The introduction of parking restrictions along the High Street and other roads in the centre of Rye has led to a number of knock-on effects.
While Civil Parking Enforcement (CPE) came into operation on Tuesday September 29, Rye News has been led to believe that there will be a grace period and that fines will not be issued until Monday, October 12 onwards. In the meantime, cars parked without paying are being issued with warning notices (see picture below).
With the introduction of CPE, miraculously a number of Rye’s streets became clear of parked cars and freed up parking spaces. East Street, Landgate, Tower Street, Cyprus Place and Market Road were all eerily quiet during the day. (See photos in the gallery below).
We are hearing reports that all is not good for residents on Military Road and Love Lane. Residents on both have said they have seen an increased number of cars parked along their roads and a number of people have called for a residents parking scheme like those in operation on Watchbell Street and Bridge Place.
In other areas, such as Rock Channel, signs have appeared warning motorists not to park (see photo below) and we have heard of handwritten signs being placed on parked cars, in one case we believe that lipstick was used on the window of a parked car to get their message across.
The resident’s parking permit zones seem to be settling down, but Rye News has heard that some residents within the citadel zone, centred on Watchbell Street, have been refused a resident’s parking permit. East Sussex County Council (ESCC), the authority overseeing the new parking regime, have said they are limiting the number of permits in this zone to 50 and introducing a waiting list.
A further concern has been the dangerous placing of some of the new signs. Rye News has been informed of one incident where a resident walked into a new sign that jutted out into the pavement at head height and needed stitches in her head as a result. It is our understanding that this, along with other snagging and improvement issues, have been compiled by the Conservation Society and shared with the Town Clerk, who is leading on the liaison with ESCC.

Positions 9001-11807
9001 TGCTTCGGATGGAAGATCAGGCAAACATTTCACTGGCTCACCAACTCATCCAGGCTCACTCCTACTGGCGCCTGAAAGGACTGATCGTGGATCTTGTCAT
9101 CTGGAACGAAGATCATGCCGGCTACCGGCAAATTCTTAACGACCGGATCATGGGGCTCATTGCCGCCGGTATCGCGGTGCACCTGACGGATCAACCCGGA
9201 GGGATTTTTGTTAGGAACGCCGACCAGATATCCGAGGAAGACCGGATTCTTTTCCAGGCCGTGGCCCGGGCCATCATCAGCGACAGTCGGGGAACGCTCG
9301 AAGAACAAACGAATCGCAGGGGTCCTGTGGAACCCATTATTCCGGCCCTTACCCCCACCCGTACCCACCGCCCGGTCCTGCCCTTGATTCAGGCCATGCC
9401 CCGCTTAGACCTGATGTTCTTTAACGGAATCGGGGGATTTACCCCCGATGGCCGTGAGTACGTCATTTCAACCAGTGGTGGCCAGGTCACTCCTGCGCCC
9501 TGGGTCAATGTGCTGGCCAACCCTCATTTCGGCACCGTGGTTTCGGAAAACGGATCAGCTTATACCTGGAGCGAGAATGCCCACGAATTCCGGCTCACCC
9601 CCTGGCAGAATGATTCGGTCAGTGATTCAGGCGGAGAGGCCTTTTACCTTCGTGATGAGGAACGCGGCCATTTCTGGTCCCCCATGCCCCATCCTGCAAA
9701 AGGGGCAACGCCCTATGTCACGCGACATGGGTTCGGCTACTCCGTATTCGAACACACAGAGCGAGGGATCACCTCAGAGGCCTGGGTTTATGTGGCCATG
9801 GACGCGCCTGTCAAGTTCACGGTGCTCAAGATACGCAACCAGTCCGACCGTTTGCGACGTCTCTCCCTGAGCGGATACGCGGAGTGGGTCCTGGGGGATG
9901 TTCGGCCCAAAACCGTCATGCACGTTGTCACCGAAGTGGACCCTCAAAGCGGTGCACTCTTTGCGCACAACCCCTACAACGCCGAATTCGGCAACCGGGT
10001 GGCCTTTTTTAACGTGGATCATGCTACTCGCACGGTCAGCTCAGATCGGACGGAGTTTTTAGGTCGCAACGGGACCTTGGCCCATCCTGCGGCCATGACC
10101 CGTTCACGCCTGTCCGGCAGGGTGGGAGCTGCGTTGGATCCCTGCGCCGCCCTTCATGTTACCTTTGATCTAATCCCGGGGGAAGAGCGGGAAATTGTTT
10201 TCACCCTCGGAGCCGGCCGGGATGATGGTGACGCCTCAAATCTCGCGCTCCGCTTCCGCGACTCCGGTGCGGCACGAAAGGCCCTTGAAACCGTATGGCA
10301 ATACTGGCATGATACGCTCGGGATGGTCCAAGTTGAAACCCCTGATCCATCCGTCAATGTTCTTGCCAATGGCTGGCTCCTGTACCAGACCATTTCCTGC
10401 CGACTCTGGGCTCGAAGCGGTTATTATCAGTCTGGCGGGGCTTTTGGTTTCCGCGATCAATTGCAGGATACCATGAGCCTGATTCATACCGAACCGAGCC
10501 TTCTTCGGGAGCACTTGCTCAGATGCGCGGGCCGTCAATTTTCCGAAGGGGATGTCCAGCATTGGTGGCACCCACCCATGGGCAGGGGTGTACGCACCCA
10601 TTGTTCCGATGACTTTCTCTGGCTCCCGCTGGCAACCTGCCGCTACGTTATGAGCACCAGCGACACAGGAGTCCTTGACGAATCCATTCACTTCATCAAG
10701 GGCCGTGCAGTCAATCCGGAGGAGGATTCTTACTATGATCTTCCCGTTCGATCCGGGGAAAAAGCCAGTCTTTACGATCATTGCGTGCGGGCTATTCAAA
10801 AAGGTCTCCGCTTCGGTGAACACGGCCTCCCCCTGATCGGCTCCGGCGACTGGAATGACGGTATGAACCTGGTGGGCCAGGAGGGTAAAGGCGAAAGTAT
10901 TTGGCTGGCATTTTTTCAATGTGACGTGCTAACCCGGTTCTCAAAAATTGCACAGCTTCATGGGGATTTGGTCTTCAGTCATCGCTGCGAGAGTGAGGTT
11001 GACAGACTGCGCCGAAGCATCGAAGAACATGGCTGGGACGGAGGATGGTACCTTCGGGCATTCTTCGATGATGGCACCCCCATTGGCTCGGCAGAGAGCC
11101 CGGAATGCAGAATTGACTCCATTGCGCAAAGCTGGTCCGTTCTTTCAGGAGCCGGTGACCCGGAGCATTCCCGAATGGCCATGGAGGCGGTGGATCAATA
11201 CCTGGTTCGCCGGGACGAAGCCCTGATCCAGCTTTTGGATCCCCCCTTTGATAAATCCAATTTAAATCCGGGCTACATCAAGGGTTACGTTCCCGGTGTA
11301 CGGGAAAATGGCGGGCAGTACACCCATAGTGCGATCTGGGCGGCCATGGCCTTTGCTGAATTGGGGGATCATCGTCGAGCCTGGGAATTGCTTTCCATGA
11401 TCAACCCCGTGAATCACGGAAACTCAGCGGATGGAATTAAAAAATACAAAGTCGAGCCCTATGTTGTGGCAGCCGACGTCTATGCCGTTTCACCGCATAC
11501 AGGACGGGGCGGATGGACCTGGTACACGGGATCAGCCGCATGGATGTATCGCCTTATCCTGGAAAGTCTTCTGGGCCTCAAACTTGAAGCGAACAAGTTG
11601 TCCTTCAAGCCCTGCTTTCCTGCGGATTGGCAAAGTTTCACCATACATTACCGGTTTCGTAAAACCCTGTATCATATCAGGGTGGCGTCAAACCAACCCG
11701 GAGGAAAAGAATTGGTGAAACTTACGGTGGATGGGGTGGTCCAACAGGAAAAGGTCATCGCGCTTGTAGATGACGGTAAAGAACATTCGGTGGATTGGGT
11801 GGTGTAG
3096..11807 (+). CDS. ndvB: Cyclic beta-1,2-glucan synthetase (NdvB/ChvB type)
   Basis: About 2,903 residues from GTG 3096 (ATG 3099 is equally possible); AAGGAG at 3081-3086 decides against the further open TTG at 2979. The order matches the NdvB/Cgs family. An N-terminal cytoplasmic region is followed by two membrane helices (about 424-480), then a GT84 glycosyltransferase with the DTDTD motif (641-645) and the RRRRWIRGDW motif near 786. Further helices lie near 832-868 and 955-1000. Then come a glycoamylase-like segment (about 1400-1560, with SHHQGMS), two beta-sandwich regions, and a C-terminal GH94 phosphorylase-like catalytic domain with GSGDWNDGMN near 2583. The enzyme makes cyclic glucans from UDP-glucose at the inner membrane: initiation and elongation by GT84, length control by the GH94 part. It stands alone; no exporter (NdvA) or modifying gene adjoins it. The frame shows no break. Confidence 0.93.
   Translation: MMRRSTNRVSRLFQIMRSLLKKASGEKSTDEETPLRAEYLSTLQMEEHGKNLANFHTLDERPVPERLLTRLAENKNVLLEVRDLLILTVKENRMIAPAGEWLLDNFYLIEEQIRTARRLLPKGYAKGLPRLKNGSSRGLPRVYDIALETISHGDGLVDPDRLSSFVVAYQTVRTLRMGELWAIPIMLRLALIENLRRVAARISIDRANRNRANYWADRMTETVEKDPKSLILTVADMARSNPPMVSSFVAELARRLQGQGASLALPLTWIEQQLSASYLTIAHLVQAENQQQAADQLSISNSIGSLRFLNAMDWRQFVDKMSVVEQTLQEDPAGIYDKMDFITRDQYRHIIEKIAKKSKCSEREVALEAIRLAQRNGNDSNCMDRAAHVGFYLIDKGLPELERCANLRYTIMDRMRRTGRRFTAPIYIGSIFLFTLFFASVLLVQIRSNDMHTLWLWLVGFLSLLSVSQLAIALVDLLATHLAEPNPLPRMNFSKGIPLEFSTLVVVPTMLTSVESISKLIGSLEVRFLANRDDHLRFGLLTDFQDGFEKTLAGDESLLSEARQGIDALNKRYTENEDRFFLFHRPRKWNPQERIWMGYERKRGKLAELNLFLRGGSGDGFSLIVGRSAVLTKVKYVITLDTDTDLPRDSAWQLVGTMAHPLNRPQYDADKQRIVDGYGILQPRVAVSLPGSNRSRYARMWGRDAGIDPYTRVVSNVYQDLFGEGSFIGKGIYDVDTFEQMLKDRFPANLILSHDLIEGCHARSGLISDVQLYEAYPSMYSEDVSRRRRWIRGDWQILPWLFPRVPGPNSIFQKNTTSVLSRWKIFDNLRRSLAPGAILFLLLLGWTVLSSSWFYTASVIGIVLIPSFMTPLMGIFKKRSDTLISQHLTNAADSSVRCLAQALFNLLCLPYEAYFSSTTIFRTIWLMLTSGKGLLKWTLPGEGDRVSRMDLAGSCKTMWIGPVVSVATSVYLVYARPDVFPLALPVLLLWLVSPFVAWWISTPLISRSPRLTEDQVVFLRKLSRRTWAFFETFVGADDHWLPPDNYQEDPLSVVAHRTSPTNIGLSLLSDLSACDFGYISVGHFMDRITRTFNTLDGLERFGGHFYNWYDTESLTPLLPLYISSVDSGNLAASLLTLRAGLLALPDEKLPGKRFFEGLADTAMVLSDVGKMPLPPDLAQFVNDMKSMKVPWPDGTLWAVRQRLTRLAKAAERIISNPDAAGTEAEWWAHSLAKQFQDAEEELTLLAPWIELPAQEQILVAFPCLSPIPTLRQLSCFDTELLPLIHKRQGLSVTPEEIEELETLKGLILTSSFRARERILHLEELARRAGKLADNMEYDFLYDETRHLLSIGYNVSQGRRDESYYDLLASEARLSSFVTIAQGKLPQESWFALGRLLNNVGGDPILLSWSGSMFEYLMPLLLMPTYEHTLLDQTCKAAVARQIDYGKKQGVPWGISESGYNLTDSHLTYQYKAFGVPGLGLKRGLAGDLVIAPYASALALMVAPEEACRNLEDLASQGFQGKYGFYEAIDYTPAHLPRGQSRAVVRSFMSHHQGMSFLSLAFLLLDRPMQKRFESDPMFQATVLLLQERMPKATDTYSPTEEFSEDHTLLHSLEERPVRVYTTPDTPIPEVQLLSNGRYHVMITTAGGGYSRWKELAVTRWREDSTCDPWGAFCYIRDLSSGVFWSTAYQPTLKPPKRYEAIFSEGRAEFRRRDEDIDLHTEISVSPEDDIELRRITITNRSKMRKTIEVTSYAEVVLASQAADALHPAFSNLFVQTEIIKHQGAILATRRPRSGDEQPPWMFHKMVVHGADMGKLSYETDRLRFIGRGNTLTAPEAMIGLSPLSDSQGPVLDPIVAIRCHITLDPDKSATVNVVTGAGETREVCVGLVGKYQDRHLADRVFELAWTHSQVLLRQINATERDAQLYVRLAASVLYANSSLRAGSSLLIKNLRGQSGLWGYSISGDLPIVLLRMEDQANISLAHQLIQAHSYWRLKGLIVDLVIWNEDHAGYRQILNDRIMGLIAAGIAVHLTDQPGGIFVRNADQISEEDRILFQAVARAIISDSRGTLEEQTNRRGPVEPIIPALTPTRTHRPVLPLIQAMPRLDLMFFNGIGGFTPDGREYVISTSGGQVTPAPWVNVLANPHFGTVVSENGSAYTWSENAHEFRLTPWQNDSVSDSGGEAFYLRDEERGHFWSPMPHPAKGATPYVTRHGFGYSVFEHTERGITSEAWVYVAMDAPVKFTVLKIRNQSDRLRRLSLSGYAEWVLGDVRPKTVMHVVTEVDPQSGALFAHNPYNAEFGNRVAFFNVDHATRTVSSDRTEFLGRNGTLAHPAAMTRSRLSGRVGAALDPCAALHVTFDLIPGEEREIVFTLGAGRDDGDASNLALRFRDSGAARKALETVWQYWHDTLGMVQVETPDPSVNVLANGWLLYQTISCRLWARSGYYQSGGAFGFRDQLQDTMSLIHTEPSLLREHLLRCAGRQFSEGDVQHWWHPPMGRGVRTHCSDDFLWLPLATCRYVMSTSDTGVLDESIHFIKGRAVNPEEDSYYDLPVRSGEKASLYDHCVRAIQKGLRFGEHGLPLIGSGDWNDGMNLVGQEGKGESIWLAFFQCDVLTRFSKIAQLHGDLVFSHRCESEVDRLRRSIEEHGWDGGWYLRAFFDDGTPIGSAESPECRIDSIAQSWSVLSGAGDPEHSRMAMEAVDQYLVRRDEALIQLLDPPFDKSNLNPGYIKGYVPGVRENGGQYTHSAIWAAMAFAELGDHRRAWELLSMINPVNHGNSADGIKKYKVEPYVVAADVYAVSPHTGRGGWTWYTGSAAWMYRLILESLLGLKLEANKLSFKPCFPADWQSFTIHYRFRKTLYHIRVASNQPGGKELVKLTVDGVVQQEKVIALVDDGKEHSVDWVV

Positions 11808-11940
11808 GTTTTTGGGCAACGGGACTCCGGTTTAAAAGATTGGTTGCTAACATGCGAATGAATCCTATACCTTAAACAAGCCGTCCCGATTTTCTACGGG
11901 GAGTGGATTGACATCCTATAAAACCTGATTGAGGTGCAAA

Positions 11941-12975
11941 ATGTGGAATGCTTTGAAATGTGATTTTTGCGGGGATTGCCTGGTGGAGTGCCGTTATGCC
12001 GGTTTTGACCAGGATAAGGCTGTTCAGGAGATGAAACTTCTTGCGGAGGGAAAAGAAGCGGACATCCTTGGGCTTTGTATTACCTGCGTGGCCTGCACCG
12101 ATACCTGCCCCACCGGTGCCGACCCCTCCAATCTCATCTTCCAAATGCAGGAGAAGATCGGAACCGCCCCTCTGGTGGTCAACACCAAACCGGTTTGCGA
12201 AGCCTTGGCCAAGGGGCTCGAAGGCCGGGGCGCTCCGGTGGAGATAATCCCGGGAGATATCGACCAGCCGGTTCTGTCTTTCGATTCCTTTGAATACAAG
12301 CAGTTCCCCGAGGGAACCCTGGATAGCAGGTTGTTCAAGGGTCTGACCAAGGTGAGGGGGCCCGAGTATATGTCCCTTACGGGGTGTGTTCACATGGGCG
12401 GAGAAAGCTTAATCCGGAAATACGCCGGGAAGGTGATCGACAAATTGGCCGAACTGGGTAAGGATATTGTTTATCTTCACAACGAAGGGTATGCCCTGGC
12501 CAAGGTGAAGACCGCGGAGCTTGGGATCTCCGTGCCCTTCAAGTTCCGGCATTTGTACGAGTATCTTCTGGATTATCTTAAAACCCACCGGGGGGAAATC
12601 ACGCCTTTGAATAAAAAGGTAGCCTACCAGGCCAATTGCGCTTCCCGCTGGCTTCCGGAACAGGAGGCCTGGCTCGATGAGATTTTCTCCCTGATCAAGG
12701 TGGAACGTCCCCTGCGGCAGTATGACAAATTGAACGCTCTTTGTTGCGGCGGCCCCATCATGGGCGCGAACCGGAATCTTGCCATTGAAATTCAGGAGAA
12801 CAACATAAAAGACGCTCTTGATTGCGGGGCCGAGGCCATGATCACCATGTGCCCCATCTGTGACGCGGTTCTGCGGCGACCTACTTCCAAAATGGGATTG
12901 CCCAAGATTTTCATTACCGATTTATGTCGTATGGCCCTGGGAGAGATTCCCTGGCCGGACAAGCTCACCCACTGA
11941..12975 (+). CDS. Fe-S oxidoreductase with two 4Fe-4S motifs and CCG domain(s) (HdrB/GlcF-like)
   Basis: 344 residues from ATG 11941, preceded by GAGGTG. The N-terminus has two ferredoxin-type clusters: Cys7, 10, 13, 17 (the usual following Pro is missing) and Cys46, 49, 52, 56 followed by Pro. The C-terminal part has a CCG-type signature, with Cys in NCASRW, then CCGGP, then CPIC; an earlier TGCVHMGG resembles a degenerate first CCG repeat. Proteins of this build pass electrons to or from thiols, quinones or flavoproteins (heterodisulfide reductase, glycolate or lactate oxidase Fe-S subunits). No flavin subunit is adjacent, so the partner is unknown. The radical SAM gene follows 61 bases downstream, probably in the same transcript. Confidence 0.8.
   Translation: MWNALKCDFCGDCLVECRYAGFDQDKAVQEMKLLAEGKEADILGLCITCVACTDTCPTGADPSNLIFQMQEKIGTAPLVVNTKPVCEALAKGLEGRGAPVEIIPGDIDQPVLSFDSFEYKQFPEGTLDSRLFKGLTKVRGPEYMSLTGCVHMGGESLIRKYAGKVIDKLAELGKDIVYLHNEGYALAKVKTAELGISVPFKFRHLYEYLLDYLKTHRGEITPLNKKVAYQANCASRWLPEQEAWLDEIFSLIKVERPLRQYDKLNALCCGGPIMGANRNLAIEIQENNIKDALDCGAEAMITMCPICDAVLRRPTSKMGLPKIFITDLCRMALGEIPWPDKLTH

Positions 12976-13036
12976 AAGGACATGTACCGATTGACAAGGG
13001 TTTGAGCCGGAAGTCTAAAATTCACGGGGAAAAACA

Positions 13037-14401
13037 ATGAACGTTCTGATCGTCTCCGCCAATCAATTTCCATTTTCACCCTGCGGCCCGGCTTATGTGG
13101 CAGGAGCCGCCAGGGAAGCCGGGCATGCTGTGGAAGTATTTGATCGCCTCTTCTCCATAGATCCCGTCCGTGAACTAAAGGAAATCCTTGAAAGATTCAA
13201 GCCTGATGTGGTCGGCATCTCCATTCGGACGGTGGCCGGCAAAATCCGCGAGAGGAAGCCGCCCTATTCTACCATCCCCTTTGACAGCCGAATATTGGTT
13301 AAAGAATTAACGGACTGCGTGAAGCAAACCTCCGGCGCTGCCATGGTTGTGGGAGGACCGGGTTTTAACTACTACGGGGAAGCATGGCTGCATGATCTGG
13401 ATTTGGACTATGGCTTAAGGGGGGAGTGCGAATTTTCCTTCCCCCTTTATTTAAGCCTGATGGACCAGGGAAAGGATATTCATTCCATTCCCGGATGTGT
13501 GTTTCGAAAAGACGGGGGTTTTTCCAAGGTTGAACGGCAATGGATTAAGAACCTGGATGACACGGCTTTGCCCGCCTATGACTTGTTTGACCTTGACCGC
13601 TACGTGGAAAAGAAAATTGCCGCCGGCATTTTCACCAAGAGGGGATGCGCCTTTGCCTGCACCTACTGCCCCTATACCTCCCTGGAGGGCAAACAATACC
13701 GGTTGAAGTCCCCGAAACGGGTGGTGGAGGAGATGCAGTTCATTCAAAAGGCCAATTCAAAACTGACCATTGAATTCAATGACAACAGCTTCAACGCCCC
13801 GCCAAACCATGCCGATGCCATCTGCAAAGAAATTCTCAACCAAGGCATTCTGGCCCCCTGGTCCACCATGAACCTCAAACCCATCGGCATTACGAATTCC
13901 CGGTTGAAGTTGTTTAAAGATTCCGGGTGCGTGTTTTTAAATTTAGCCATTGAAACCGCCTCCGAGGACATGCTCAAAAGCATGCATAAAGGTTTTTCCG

While it’s still early days, the new scheme does seem to be doing what it set out to do by freeing up parking spaces to allow people to visit Rye and park close to the High Street for a short period of time. Anecdotal evidence seems to suggest there has been a welcome reduction in anti-social and illegal parking with fewer cars blocking pavements, especially on West Street, and fewer cars parking illegally on double yellow lines in and around Church Square.
ESCC has said it will be reviewing the parking scheme after it has been operational for a while. The details and timing of the review have yet to be announced but if readers have comments, issues, and suggestions (within reason) Rye News is the place to air them.
Image Credits: Kevin McCarthy .